Two Bank of England directors have been earmarked to take control of transferring banking supervision from the Financial Services Authority to the central bank if the Tories win the election.
Paul Tucker, a deputy governor of the Bank, and Andrew Bailey, executive director of special operations in the banking sector, are the two bankers who the Conservatives believe are best equipped to deal with the interim period ahead of the proposed break-up of FSA. Early talks have taken place between them and the Tory treasury team, led by the shadow Chancellor, George Osborne, but it has not yet been decided which of the two would take prime responsibility.
Plans to dismantle the FSA, widely criticised for its "light-touch" regulation for not catching many of the funding problems leading to the collapse of Royal Bank of Scotland, Northern Rock and HBOS, are at the heart of Tory policy to sharpen up City and banking regulation. The plans involved abandoning Labour's tripartite system of regulation by returning oversight of banking to the Bank while creating a new consumer watchdog to deal with mortgages, insurance products and other financial issues such as advice.
One senior Tory source said: "If we win the election, we will want to move ahead, as fast as we can with the break-up of the FSA. Our plan needs primary legislation, which will take time, but in the interim period we will need top directors at the Bank to take operational control to start work on what parts of the FSA need to go where."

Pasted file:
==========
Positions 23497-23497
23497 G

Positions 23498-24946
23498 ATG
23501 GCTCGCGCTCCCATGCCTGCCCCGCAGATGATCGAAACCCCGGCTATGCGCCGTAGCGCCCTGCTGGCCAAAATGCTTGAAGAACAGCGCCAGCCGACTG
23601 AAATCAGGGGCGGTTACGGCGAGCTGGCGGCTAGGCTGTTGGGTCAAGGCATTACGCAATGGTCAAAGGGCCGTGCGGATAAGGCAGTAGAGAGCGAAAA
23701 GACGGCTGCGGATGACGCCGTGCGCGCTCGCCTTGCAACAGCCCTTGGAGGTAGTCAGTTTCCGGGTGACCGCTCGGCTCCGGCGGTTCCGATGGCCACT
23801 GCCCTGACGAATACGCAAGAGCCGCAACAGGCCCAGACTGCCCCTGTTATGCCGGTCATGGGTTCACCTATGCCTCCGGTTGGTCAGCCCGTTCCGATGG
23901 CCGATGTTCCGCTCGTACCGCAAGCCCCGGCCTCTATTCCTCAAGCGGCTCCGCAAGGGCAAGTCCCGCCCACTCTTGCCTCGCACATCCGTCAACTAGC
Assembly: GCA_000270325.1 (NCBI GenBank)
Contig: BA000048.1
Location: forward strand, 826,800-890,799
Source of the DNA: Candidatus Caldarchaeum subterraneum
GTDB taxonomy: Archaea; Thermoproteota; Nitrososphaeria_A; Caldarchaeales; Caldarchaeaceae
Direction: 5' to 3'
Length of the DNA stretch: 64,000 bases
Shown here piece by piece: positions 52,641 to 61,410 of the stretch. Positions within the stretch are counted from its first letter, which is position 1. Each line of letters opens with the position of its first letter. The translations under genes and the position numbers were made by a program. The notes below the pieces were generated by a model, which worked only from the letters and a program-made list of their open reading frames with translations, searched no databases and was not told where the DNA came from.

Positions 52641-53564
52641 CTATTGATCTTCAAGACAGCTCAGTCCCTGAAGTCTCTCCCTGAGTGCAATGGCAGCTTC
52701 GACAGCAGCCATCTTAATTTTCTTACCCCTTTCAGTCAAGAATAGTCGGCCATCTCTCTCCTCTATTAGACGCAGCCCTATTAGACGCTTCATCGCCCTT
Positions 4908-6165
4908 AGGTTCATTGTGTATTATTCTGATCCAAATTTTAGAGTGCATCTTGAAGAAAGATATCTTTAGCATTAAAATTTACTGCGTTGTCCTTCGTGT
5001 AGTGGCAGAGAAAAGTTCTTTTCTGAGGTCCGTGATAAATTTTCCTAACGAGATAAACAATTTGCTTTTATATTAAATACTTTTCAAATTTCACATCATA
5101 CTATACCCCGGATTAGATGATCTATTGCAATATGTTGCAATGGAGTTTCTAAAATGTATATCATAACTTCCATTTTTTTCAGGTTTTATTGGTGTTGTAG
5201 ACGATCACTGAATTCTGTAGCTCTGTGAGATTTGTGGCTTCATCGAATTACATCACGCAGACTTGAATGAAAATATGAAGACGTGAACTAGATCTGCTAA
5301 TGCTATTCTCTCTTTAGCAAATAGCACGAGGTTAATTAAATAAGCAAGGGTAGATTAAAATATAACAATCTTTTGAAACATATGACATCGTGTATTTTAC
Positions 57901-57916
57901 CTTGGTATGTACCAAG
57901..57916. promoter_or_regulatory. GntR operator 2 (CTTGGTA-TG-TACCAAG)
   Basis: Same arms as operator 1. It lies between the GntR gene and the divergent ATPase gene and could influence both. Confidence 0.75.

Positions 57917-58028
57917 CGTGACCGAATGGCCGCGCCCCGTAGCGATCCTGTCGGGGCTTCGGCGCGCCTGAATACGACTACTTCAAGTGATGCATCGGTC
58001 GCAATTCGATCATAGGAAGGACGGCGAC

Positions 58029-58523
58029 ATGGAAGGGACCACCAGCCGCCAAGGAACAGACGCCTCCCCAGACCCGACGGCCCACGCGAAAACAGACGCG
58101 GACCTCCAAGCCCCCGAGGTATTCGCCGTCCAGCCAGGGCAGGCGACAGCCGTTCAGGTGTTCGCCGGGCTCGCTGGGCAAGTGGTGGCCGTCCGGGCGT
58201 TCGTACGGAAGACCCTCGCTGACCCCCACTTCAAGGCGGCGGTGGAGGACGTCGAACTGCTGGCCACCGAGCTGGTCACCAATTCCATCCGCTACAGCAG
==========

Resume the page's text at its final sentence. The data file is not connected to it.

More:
The proposed break-up has prompted criticism not just from the City but the FSA itself, including the out-going chief executive, Hector Sants, who warned that the policy undermined its attempt to beef up its supervisory powers and push for regulatory reform in the rest of the world. Sants is stepping down in July but sources insist this was unrelated to Tory plans.
Mr Tucker, who is a markets expert and former corporate financier, heads up financial stability at the bank and is also on the board of the FSA. He has been one of the most outspoken central bankers on the need for tougher capital requirements and other measures designed to make it harder for banks to build up risk on their balance sheets. Mr Bailey works more closely with the banking system itself, and has responsibility for the UK's payment systems – Chaps and Crest – and has run the Bank's Special Resolution Unit since 2007. He also looks after the Dunfermline Building Society and heads the so-called London Approach, the process by which the Bank uses its power to help companies refinance. A Bank spokeswoman had no comment to make on Tory plans.